WALTHAMNo one would fault Doc Rivers if he went to his core guys - Rajon Rondo, Paul Pierce and Kevin Garnett - and asked them to carry a little bit more of the load while their new teammates caught up.
But Rivers knows as much as his Big Three would be totally cool with that, this team - Rivers' team - can not function in that manner.
With so many new, moving parts to bring together, Rivers understands that there will be some growing pains along the way.
Stay in the game with the latest updates on your beloved Boston sports teams! Sign up here for our All Access Daily newsletter.
Part of that pain involves the aches, bumps and bruises that we are seeing now, a time when the Celtics' core guys and the newbies to C's family are working through their differences to get on the same page.
So if you're thinking you'll see more KG, Pierce or Rondo than usual, that's not happening under Rivers' watch.
"No. No. I'm not going to let them do more," Rivers said. "I'm going to play Kevin the same amount of minutes. Paul, Rondo you can go anywhere. But if we can't win with them off the floor, we just won't win."
Still, the direction that the Celtics take during the early stages of the season will be guided in large part by Rondo, Garnett and Pierce.
So while it's clear that they will be leaned upon, "they're leaning on us, too," said Celtics guard Jason Terry who is in his first year with the C's after eight seasons with the Dallas Mavericks.
Terry added, "The quicker we (newcomers) can get together, the better rhythm we'll be as a team."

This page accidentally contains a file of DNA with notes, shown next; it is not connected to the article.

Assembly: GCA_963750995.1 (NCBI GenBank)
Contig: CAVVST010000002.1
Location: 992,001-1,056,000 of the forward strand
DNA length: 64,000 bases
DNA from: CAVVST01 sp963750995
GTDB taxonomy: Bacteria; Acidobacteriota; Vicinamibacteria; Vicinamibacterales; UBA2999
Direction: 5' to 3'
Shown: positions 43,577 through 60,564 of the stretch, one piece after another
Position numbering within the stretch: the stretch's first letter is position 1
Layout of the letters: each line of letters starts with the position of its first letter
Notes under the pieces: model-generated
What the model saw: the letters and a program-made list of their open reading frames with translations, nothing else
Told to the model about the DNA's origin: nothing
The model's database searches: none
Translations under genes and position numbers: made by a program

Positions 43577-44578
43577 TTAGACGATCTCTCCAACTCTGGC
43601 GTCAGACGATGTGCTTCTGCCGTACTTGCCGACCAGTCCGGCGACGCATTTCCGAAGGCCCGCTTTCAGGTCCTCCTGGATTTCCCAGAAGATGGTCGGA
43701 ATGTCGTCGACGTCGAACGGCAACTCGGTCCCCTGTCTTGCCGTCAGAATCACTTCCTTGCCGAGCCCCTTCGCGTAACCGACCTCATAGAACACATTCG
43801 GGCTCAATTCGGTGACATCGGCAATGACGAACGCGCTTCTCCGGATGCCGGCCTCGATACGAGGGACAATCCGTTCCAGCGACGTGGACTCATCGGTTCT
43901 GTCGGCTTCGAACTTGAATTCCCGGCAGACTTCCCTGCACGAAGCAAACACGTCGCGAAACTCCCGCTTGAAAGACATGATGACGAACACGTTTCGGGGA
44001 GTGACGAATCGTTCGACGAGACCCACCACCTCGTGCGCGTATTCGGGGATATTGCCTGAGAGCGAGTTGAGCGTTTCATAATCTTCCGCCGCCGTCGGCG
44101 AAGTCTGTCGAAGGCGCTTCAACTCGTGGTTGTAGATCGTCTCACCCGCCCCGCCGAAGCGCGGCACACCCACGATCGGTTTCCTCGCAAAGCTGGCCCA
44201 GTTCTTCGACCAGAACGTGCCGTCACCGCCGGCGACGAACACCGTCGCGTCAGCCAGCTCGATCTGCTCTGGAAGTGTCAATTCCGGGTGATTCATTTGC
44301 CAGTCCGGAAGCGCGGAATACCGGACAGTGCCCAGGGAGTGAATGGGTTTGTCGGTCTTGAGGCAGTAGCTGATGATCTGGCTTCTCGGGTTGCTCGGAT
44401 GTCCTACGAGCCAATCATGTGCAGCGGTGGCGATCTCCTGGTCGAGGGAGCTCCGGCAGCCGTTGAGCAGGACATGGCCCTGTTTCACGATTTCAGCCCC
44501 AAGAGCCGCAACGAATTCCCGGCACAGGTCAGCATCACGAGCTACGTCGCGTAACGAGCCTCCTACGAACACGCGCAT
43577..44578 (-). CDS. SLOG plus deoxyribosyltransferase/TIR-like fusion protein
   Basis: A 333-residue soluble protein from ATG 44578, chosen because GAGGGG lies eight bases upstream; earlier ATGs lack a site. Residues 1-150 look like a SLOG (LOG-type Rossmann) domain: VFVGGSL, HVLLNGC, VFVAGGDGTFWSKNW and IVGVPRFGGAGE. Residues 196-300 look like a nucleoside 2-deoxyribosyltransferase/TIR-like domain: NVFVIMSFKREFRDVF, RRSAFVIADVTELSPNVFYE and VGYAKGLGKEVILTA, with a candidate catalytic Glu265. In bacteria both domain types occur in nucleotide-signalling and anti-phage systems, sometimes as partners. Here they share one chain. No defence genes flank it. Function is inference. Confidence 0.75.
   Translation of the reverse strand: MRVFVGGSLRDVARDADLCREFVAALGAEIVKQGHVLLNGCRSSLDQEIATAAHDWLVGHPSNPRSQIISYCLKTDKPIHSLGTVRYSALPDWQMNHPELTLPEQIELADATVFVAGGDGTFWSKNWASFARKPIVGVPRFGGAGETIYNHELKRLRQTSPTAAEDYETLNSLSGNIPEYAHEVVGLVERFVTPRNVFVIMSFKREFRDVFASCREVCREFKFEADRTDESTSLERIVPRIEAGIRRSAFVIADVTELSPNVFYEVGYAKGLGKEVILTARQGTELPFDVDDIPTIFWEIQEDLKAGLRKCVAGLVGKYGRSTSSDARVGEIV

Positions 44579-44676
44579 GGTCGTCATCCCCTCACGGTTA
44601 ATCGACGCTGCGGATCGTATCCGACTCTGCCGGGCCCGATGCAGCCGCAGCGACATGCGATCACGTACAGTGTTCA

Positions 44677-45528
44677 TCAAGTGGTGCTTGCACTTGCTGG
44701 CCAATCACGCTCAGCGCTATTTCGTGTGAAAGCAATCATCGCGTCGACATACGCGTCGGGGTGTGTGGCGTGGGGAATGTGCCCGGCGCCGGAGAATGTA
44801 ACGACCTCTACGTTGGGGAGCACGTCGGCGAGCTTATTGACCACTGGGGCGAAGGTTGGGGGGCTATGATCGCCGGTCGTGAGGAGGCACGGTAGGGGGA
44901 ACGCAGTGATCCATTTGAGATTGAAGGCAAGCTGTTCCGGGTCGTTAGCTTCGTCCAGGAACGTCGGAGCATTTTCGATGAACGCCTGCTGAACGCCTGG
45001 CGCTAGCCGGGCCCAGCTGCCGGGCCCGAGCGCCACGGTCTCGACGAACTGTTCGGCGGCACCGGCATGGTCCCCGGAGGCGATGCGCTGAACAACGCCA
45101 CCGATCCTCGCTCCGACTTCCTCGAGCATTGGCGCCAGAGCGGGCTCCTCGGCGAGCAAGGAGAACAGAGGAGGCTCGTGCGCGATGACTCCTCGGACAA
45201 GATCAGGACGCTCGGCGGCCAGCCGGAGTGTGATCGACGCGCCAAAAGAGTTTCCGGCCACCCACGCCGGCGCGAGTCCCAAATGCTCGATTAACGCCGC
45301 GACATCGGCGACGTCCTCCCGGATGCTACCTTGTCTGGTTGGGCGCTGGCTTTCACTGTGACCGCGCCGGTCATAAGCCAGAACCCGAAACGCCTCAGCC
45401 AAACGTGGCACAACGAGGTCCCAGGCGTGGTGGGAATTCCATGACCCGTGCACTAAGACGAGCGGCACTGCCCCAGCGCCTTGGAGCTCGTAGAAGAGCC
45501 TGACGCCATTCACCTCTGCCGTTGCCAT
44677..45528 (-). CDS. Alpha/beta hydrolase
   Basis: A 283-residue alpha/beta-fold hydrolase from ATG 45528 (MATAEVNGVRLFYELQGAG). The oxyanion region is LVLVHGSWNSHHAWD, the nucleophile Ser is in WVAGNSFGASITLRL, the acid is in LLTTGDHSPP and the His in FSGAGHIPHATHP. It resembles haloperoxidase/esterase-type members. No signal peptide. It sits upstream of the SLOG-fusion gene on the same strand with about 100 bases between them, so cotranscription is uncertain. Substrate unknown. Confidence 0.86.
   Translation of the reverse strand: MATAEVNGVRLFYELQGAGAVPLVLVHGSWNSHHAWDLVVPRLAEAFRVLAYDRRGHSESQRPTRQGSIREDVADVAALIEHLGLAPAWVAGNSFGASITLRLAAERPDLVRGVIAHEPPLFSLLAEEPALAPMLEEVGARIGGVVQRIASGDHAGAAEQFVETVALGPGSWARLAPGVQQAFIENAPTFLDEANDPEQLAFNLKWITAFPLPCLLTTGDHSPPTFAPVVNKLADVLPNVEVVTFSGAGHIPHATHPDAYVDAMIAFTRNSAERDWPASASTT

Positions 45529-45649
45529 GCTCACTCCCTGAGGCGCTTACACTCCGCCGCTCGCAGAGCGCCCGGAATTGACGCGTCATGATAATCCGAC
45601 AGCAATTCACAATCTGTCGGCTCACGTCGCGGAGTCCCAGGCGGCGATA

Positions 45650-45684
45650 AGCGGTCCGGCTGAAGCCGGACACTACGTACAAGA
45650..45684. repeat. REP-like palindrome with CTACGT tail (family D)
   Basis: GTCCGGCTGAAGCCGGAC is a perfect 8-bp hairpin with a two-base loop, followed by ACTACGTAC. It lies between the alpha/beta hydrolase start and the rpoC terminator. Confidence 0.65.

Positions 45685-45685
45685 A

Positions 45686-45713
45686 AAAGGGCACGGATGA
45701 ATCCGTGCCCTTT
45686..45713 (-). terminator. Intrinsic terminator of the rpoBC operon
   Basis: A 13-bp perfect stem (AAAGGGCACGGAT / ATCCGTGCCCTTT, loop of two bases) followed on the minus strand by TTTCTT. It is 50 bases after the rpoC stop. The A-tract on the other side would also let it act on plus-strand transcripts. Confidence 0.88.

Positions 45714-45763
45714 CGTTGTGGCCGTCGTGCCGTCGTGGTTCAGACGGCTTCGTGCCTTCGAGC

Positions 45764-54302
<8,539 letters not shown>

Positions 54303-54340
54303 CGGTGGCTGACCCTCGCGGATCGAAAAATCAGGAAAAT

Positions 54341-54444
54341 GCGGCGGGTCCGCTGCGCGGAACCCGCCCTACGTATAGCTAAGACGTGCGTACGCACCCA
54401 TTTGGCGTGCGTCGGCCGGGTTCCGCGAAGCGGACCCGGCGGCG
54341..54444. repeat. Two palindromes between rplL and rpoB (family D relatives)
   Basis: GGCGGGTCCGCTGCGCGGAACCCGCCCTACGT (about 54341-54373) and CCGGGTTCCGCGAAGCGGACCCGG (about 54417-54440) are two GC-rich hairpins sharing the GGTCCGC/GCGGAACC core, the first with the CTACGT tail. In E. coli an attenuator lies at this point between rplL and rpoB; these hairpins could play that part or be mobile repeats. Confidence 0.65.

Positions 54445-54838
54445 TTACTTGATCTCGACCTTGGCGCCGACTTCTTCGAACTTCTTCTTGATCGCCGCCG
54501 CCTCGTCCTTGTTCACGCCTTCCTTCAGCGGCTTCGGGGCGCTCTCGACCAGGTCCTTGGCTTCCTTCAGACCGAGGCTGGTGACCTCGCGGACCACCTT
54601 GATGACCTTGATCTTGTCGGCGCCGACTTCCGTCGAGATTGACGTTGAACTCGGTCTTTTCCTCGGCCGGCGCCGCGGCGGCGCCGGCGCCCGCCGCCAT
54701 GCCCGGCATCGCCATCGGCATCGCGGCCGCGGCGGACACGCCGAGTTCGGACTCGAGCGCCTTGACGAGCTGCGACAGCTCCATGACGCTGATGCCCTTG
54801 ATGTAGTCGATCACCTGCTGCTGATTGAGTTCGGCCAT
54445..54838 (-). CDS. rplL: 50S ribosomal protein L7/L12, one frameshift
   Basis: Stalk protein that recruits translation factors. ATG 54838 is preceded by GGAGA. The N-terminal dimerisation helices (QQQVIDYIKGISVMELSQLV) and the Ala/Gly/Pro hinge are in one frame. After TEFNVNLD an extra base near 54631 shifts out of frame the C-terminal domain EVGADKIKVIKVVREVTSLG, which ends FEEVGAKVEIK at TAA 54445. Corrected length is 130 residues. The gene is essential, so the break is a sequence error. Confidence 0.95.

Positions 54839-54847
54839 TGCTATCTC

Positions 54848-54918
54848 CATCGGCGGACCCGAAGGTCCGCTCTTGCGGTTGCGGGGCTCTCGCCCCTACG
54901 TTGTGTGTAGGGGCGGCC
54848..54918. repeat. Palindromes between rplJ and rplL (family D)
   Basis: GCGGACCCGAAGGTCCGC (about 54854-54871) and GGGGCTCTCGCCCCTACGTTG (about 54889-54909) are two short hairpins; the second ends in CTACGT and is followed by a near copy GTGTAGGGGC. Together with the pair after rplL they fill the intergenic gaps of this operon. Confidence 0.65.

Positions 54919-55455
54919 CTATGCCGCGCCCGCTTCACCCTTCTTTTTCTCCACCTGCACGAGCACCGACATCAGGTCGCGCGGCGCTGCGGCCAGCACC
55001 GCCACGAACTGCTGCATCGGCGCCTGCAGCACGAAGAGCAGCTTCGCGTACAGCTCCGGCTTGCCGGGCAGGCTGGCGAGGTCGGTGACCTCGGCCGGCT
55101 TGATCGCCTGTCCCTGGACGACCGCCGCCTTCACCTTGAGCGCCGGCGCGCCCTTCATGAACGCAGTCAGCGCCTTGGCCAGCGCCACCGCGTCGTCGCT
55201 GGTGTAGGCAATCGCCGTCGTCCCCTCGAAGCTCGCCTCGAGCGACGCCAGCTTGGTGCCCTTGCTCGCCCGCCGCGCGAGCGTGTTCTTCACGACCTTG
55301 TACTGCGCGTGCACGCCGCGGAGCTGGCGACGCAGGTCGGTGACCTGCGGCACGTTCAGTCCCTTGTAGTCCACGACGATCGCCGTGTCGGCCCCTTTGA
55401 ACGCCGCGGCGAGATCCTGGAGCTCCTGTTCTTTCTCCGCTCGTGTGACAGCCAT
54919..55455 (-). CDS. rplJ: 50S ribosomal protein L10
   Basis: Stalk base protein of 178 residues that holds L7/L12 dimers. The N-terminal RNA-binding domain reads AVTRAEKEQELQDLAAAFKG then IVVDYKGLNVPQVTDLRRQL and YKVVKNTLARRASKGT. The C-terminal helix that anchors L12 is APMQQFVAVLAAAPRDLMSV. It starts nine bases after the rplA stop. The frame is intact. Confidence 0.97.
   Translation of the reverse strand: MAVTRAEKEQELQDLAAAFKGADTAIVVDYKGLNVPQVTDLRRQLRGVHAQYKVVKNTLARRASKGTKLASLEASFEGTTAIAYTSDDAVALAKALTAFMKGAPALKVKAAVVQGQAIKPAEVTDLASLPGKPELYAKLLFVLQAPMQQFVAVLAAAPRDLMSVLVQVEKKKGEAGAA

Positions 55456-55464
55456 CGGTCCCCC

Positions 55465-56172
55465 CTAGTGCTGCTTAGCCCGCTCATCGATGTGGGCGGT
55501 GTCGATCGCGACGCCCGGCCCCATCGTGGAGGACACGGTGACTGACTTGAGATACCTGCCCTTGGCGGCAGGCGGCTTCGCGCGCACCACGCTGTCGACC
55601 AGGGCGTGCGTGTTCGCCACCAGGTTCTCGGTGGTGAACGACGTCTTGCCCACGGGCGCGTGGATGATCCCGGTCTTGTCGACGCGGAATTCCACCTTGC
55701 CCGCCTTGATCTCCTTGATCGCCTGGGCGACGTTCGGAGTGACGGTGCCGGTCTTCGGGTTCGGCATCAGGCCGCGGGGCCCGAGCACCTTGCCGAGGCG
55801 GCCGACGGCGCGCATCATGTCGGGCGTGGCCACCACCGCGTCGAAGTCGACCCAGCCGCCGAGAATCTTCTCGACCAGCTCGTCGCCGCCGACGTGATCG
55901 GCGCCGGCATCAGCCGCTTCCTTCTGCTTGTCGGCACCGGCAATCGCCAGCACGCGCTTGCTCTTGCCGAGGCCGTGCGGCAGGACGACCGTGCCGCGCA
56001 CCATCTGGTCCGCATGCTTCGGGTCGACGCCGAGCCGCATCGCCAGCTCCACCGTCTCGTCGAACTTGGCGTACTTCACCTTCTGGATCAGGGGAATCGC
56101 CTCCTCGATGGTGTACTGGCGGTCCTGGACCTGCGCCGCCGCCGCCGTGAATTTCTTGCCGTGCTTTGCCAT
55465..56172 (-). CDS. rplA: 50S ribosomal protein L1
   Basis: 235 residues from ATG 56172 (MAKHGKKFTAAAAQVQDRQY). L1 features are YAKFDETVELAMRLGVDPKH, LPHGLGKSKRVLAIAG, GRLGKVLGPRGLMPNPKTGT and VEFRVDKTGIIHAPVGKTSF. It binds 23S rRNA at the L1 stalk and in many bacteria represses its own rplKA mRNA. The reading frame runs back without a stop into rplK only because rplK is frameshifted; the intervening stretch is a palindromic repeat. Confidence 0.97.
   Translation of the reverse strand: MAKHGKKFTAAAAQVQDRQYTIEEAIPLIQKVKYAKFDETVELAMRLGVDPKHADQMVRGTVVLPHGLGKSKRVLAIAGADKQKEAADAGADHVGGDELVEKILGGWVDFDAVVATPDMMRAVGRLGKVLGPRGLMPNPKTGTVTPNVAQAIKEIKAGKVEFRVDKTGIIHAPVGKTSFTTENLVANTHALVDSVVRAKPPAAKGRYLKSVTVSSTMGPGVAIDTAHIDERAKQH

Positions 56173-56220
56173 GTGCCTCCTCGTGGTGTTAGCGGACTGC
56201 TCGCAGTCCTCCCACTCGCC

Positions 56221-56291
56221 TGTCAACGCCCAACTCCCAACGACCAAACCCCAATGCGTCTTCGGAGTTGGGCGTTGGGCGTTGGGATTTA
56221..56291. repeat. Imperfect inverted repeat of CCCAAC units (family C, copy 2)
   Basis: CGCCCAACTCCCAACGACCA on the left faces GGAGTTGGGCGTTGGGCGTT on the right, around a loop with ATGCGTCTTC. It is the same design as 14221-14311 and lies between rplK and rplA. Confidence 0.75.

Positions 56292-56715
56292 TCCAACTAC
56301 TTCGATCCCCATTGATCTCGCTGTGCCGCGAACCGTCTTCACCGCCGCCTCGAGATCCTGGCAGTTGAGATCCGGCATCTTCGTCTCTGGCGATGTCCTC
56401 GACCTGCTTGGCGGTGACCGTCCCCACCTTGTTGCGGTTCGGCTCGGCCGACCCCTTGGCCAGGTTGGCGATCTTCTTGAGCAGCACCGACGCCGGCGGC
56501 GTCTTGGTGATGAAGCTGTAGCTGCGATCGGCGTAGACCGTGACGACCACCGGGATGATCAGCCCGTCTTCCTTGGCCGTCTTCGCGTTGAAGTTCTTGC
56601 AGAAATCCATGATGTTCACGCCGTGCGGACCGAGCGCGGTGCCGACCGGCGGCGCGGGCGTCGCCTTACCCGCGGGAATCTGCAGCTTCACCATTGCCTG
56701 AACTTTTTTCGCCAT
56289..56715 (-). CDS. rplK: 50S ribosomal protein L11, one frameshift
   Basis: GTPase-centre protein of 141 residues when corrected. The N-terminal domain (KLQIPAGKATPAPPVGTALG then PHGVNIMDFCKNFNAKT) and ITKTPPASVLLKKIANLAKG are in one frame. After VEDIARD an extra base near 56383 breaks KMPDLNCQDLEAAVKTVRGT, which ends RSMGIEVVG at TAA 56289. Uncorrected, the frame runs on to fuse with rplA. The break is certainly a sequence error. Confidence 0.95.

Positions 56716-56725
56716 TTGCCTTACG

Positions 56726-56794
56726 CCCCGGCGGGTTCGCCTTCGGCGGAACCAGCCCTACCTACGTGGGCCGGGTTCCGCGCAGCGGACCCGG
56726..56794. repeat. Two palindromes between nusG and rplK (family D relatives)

A number of the new players, Terry included, show up 15 minutes early to practice to run through some plays and work on getting the terminology down pat.
"We've also been staying late," Terry added. "Hopefully that will pay off."
It certainly has lately; at least it has to the ultimate barometer of what's good - and not so good - with the Celtics, Kevin Garnett.
The last couple of days, Garnett said there has been a better "edge" to the C's in practice, the kind of fire he has been looking for in his teammates.
"When we practice, we practice the way we play," Garnett said. "Since I've been here, the coaches been ... come in, bust your ass, do your job and know your role; do your role to the fullest, accept your role and practice hard for two hours. We're not going to change that culture. While I'm here, we're not going to change that culture. For right now, that's the way we are."
Garnett added, "Doc does a good job of explaining roles, telling you who you are and where he needs you to be in the system. It's up to you to accept it. That's just what it is. You either do or you don't. It's been that way since I've been here, and I'm pretty sure it's going to be that way as long as Doc is coach."
And just so there's no confusion, Rivers made a point of telling the team's newcomers and backups that they simply have to maximize the opportunities they get when their number is called.
"We're going to play the minutes I am giving them (core guys), and the bench is going to play the minutes they should get," Rivers said. "They have to do something, or they won't win. It's that simple."